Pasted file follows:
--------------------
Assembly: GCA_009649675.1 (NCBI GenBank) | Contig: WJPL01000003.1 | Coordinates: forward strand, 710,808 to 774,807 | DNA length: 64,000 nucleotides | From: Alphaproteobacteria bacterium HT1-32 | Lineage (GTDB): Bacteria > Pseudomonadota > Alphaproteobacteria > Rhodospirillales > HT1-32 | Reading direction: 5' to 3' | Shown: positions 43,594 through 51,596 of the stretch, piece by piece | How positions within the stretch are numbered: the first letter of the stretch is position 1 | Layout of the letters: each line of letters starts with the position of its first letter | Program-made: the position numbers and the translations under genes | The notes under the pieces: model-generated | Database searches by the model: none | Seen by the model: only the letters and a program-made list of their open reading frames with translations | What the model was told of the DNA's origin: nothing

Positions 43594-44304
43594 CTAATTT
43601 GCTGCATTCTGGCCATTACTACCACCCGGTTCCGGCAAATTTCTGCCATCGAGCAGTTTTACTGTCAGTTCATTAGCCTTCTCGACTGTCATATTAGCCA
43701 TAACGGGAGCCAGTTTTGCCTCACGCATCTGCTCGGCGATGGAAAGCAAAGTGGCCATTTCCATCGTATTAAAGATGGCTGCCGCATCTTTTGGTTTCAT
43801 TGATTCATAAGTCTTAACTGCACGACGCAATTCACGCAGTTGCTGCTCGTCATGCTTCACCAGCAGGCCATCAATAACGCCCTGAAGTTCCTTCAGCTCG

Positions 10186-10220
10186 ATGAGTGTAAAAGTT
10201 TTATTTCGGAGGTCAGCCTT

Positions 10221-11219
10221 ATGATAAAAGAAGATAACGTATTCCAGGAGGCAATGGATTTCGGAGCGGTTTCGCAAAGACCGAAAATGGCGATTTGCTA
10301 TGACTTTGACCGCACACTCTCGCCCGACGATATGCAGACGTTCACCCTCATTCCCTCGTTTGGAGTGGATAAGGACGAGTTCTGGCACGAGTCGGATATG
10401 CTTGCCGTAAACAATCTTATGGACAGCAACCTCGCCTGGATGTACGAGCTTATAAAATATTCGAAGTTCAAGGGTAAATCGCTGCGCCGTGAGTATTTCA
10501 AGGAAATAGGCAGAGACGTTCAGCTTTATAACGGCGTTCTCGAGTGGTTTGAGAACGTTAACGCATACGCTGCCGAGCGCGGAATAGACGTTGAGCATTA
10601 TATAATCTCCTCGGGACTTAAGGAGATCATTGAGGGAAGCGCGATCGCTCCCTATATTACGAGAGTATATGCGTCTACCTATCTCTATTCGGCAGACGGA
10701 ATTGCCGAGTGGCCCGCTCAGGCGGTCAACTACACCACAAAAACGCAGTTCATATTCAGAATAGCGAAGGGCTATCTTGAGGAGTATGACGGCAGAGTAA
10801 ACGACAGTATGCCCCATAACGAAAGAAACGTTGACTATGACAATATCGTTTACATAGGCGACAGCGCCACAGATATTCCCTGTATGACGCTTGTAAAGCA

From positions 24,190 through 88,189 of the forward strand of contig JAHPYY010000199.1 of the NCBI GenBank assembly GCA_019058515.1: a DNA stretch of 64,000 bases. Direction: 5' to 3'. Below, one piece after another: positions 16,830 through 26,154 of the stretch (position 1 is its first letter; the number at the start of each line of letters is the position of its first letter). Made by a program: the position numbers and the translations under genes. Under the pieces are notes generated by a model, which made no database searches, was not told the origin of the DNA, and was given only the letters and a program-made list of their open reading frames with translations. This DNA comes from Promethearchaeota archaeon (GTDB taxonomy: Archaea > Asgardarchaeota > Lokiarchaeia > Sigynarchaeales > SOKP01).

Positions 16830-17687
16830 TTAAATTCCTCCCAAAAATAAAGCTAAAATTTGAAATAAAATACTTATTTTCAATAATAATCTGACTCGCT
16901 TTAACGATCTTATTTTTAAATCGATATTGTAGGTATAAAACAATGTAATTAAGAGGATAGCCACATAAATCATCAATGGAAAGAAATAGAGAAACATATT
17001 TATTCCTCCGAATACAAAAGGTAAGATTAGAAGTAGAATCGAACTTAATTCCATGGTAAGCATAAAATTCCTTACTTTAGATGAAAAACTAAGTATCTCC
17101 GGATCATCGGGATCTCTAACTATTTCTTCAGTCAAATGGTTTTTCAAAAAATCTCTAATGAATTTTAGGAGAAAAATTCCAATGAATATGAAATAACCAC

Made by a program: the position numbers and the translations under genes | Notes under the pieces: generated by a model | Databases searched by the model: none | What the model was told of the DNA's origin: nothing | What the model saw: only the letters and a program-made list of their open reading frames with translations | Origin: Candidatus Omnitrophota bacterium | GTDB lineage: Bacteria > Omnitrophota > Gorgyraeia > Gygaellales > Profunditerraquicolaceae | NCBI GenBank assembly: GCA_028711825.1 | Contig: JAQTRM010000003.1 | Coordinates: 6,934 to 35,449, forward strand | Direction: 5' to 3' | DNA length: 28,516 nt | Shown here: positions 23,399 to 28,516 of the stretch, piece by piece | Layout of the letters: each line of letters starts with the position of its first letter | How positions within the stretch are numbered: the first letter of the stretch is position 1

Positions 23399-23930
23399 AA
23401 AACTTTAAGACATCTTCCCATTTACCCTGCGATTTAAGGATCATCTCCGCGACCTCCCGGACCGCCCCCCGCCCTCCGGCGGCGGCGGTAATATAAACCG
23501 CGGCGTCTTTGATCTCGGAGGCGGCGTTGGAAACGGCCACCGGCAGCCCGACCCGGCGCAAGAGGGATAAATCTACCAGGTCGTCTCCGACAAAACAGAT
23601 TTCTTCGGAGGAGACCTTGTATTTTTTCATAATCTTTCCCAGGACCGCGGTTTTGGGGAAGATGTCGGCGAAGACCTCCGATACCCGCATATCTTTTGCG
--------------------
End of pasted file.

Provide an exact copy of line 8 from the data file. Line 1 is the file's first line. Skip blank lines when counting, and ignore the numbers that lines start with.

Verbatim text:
10186 ATGAGTGTAAAAGTT